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" I will only add, to put before your eye my most inmost thoughts, that no advantage to this country, nor personal danger to myself, can ever make me address myself to Lord Chatham, or to any other branch of Opposition. Honestly, I would rather lose the... "
The Edinburgh Review: Or Critical Journal - Sivu 186
1877
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The Pulpit of the American Revolution: Or, The Political Sermons of the ...

John Wingate Thornton - 1860 - 537 sivua
...reign of his grandfather, George II., "No advantage to my country, nor personal danger to myself, can make me address myself to Lord Chatham, or to any other branch of opposition. Honestly, I would rather lose the crown I now wear than bear the ignominy of possessing...

The popular history of England, Nide 6

Charles Knight - 1860
...administration ; but adding, " that no advantage to my country, nor personal danger to myself, can make me address myself to lord Chatham or to any other branch of opposition. Honestly, I would rather lose the crown I now wear than bear the ignominy of possessing...

The Constitutional History of England Since the Accession of George ..., Nide 1

Thomas Erskine May - 1861
...himself be humiliated and disgraced. In a letter to Lord North, 15th March, 1778, the king says : " Honestly, I would rather lose the crown I now wear,...the ignominy of possessing it under their shackles." 2 And, again, on the 17th of March, he writes : " I am still ready to accept any part of them that...

The constitutional history of England, 1760-1860, Nide 1

Thomas Erskine May (baron Farnborough.) - 1861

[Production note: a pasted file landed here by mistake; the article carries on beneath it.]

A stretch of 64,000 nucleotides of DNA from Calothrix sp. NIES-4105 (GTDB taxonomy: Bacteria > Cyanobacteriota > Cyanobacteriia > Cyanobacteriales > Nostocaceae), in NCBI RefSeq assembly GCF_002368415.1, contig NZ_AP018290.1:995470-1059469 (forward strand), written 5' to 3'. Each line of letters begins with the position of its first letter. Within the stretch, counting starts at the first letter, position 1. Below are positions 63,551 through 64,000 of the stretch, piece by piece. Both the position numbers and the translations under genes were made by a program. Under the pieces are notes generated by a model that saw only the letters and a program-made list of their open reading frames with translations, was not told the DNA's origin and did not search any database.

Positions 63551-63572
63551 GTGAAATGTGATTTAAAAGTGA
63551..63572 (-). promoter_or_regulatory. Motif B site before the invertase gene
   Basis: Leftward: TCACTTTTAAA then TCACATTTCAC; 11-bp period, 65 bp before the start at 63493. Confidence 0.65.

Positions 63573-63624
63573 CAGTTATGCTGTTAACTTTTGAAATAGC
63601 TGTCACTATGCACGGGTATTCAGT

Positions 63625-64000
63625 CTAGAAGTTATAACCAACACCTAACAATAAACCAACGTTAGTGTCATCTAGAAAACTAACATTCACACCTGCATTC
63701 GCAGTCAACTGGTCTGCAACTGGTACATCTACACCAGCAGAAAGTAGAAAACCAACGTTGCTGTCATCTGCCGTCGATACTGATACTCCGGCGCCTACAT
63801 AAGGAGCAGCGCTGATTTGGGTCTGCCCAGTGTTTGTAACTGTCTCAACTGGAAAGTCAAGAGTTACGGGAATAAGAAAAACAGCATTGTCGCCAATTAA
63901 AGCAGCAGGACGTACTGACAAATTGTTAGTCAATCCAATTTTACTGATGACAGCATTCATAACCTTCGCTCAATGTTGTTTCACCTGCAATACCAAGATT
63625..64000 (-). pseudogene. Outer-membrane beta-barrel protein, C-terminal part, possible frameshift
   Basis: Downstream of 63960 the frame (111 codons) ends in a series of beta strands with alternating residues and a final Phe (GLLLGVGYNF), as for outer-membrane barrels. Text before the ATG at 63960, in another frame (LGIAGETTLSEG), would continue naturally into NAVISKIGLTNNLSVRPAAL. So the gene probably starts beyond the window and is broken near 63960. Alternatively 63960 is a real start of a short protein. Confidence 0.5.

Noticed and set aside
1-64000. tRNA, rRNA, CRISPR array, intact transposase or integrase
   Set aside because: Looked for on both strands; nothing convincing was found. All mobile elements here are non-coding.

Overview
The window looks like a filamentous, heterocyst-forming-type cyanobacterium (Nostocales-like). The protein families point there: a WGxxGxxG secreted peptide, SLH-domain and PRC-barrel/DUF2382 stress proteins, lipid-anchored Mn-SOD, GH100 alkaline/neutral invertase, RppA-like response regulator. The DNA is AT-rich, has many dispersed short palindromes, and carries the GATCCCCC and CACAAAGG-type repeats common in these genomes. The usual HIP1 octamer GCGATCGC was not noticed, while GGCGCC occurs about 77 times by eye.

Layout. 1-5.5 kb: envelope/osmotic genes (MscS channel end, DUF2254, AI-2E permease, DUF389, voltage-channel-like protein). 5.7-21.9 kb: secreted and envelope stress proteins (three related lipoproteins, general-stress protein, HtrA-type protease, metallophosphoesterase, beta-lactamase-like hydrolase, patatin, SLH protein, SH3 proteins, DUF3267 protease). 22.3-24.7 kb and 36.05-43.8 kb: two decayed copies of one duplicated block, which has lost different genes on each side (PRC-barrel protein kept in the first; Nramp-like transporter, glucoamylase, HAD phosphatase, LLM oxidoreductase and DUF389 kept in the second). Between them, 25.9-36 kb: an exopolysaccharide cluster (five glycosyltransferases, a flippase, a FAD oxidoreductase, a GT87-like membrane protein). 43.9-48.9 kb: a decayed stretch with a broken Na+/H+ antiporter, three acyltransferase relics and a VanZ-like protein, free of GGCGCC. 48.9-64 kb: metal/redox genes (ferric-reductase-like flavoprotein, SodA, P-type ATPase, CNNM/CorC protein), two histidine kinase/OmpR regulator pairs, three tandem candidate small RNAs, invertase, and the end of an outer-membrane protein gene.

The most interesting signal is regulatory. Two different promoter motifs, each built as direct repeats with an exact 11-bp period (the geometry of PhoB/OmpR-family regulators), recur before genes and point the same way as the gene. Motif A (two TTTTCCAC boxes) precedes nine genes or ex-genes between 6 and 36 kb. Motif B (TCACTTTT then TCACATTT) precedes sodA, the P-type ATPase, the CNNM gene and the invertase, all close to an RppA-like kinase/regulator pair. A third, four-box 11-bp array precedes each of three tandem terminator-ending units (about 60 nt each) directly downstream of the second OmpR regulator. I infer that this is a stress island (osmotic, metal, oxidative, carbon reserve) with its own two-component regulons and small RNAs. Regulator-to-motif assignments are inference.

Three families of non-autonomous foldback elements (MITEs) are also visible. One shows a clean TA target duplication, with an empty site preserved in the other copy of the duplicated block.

...himself be humiliated and disgraced. In a letter to Lord North, 15th March, 1778, the king says : " Honestly, I would rather lose the crown I now wear,...than bear the ignominy of possessing it under their shackles."2 And, again, on the 17th of March, he writes : " I am still ready to accept any part of...

The Constitutional History of England Since the Accession of George ..., Nide 1

Thomas Erskine May - 1862
...would himself be humiliated and disgraced. In a letter to Lord North, 15th March, 1778, the king says: "Honestly, I would rather lose the crown I now wear,...than bear the ignominy of possessing it under their I Lord Brougham's Works, iii. 97. 8 Lord Brougham's Works, iii. 130. shackles." i And, again, on the...

The constitutional history of England, 1760-1860, Nide 1

Thomas Erskine May (baron Farnborough.) - 1863
...be humiliated and disgraced. In a letter to Lord North, on the 15th March, 1778, the king says : " Honestly, I would rather lose the crown I now wear,...the ignominy of possessing it under their shackles." 2 And, again, on the 17th of March, he writes : " I am still ready to accept any part of them that...

Heroes, Philosophers, and Courtiers of the Time of Louis XVI.

Annie Emma Armstrong Challice - 1863
...himself to Lord Chatham but throiigh his ostensible minister, adding, " No advantage to the country, nor personal danger to myself, can ever make me address...myself to Lord Chatham, or to any other branch of opposition. Honestly, I would rather lose the crown I now wear than bear the ignominy of possessing...

Essays on the Administrations of Great Britain from 1783 to 1830

Sir George Cornewall Lewis - 1864 - 500 sivua
...personal danger to myself, can ever make me address myself to Lord Chatham, or any other branch of Opposition. Honestly, I would rather lose the crown...the ignominy of possessing it under their shackles.' On the following day he writes thus : ' My dear Lord, no consideration in life shall make me stoop...

Essays on the Administrations of Great Britain from 1783 to 1830 ...

Sir George Cornewall Lewis - 1864 - 500 sivua
...will only add, to put before your eyes my most inward thoughts, that no advantage to this country, nor personal danger to myself, can ever make me address myself to Lord Chatham, or any other branch of Opposition. Honestly, I would rather lose the crown I now wear than bear the ignominy...

A history of England during the reign of George the third, Nide 2

William Nathaniel Massey - 1865
...with TheKing-! Shelburne was reported to him. ' No ad- nmuaaavantage to this country,' said he, 'nor personal danger to myself, can ever make me address...myself to Lord Chatham, or to any other branch of Opposition.'! These were the sentiments which, in His Majesty's opinion, entitled him to expect 'that...




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